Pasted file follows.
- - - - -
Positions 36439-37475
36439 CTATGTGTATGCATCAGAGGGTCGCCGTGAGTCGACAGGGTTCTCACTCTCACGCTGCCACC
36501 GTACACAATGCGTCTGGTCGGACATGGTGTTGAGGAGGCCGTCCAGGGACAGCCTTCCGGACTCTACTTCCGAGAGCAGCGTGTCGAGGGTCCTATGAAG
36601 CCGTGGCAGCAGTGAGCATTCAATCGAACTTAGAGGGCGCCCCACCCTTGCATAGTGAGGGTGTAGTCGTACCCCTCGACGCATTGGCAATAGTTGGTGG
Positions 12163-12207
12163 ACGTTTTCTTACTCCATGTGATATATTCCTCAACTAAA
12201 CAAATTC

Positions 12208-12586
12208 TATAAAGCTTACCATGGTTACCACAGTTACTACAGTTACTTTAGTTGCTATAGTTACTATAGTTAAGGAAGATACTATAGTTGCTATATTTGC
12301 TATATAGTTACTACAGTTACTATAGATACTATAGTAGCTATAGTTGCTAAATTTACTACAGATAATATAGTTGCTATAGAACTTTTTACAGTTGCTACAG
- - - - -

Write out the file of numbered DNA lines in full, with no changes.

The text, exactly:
Positions 36439-37475
36439 CTATGTGTATGCATCAGAGGGTCGCCGTGAGTCGACAGGGTTCTCACTCTCACGCTGCCACC
36501 GTACACAATGCGTCTGGTCGGACATGGTGTTGAGGAGGCCGTCCAGGGACAGCCTTCCGGACTCTACTTCCGAGAGCAGCGTGTCGAGGGTCCTATGAAG
36601 CCGTGGCAGCAGTGAGCATTCAATCGAACTTAGAGGGCGCCCCACCCTTGCATAGTGAGGGTGTAGTCGTACCCCTCGACGCATTGGCAATAGTTGGTGG
Positions 12163-12207
12163 ACGTTTTCTTACTCCATGTGATATATTCCTCAACTAAA
12201 CAAATTC

Positions 12208-12586
12208 TATAAAGCTTACCATGGTTACCACAGTTACTACAGTTACTTTAGTTGCTATAGTTACTATAGTTAAGGAAGATACTATAGTTGCTATATTTGC
12301 TATATAGTTACTACAGTTACTATAGATACTATAGTAGCTATAGTTGCTAAATTTACTACAGATAATATAGTTGCTATAGAACTTTTTACAGTTGCTACAG